The U.S. National Center for Health Statistics reports that the average U.S. life expectancy in 2016 declined for the second year in a row, down to 78.6 years. Preliminary Centers for Disease Control (CDC) death rates for 2017 reported earlier this year indicate that the full year of 2017 will show yet another decline in American life expectancy, possibly steeper than the past two years.
For the rest of the world it is a far different story. According to the World Health Organization (WHO), in 2016, the average life expectancy of Japanese citizens hit an incredible 84.2 years. Japan already led the world in average life expectancy ten years ago, at about 81 years, but has added more than three more years to its average longevity over a decade. And that is despite spending less than half per person on their medical care compared to Americans, based on their respective cost-of-living. Countries like New Zealand, Australia, Sweden, Norway, Canada, Italy, France, Singapore, Spain and Switzerland, all which already had higher average life expectancies than the U.S., continue to see gains in average life expectancy, while the U.S. falls further behind.
Based on World Health Organization data, in 2016, the U.S. ranked 34th in the world in average life expectancy, down from 30th in 2010, 28th in 2000, and 21st in 1990. Among the 33 countries ranked above the U.S. in 2016, every one showed an improvement in average lifespans from 2010 to 2016 (with the exception of Australia, which had no gain or loss, and which was already ranked 5th in the world in terms of longevity). Collectively, those 33 nations improved their average lifespan by a mean of about 1.25 years compared with 2010, while the average life expectancy in the U.S. fell by .2 years. The U.S. also ranks last among these nations in terms of average lifespan improvement since the year 2000. The majority of developing nations are also continuing to see substantial increases in longevity over the past decade, with many of them now ranking near or ahead of U.S. average longevity.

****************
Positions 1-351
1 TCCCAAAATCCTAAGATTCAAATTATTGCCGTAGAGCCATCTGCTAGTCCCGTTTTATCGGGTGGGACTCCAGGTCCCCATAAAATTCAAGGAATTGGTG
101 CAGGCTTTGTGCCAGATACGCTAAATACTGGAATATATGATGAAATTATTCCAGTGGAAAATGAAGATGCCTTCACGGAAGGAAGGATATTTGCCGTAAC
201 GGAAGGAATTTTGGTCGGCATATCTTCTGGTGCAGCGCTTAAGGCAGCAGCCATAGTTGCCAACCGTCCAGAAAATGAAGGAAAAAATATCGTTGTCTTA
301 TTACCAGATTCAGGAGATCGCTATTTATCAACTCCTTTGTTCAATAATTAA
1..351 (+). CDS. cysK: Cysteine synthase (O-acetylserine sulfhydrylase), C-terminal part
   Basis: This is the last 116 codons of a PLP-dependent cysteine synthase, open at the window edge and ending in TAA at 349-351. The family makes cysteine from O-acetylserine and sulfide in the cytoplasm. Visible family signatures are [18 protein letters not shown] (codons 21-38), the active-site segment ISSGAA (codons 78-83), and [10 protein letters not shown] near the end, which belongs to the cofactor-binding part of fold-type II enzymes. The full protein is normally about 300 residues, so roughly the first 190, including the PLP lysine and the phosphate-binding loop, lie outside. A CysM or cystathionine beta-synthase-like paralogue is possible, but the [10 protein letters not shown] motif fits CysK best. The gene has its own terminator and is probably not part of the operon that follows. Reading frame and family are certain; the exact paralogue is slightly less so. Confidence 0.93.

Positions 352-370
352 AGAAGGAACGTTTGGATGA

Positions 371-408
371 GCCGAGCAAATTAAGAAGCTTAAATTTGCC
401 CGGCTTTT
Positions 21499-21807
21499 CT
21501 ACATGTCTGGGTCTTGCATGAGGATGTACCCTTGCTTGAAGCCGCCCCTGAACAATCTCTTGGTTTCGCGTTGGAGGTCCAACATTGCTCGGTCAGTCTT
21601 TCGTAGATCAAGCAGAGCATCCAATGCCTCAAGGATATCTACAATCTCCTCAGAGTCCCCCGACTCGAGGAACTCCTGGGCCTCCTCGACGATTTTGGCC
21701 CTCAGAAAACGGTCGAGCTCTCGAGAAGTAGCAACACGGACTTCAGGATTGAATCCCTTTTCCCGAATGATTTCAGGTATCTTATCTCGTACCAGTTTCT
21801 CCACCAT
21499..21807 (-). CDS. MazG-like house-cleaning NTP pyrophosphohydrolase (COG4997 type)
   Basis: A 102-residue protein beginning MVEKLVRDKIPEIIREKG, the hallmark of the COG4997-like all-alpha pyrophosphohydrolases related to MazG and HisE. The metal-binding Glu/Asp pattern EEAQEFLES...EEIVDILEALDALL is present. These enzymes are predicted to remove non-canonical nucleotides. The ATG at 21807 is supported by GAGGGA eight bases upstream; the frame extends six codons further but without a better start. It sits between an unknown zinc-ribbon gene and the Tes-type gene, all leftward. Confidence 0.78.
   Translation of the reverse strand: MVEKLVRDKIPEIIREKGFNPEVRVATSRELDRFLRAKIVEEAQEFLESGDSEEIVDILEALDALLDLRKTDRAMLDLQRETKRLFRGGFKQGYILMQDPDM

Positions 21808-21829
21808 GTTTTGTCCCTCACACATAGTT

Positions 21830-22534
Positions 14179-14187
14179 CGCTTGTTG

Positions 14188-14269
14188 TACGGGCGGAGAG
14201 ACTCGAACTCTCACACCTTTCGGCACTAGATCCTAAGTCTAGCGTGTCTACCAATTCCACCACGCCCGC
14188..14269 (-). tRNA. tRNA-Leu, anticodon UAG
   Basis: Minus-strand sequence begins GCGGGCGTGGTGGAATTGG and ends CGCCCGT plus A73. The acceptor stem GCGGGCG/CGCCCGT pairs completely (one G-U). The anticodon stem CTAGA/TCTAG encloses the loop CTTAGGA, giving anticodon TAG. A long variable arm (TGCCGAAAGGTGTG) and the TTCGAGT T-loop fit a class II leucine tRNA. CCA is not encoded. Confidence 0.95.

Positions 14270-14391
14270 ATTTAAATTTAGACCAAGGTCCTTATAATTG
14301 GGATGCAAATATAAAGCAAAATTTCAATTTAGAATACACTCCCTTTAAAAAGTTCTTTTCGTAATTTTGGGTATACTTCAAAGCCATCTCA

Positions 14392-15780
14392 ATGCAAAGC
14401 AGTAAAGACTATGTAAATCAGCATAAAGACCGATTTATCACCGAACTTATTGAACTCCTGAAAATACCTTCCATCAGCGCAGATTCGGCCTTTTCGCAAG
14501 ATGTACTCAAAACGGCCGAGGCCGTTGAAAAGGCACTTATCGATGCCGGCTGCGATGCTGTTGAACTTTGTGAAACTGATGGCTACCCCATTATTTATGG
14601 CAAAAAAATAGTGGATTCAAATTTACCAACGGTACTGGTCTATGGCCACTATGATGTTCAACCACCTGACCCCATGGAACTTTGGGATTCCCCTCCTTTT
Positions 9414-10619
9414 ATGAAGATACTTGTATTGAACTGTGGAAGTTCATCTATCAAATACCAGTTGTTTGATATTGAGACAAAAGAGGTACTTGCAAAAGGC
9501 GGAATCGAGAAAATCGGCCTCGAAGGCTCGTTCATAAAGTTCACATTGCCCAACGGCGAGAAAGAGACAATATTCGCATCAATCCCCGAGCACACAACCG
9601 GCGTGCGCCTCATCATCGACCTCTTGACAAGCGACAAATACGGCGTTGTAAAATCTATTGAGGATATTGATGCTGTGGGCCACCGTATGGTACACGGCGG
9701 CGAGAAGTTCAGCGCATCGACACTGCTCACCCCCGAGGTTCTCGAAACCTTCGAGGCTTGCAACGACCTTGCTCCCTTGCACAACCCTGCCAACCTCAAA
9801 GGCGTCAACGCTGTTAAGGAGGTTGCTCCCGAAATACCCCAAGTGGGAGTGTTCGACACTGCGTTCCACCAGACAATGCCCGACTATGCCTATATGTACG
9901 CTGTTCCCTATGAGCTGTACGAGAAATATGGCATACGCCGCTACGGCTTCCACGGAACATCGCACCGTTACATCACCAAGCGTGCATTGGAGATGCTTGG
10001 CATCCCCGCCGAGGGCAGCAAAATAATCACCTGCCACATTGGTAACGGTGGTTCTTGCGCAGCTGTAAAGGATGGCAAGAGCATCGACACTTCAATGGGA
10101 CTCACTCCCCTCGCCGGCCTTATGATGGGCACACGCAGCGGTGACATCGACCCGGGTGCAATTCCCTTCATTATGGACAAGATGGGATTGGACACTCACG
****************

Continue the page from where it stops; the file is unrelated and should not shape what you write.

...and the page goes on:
It's true that life expectancy isn't the only indicator of health (although it is very highly correlated with many other traditional health factors). The WHO publishes an index called the Healthy Life Expectancy (HALE), that measures the average age at which individuals in a country first experience signficant disability or other life impairment. By this measure, the U.S. ranks even lower, at 40th best, lower than countries like Slovenia, Chile, Croatia and China.
What are U.S. citizens getting for their healthcare spending?
It is particularly puzzling that the U.S is such an underperformer, and getting worse than its peers, despite it being far and away the bigger spender on medical care, and increasing its spending every year. The graph below shows medical spending among 35 developed nations, after adjusting for purchasing power parity (PPP), the cost of living for each respective country. After reflecting cost-of-living differences among countries, the U.S. is easily the largest spender on healthcare and medical expenses per person, spending nearly two and a half times that of the average OECD country.
Compared to other countries, the U.S. spends a much larger share of its medical spending on older citizens. For younger adults, average medical spending in the U.S. is comparable to that of other developed nations, but by the time adults get into their 60s, 70s and 80s, average costs for medical care in the U.S. increase sharply. The graph below compares single-age medical spending in the U.S. compared to four other developed nations, each of which exceeds the U.S.' average life expectancy by at least 2.5 years.
Are Opioids to Blame for America's Health Problems?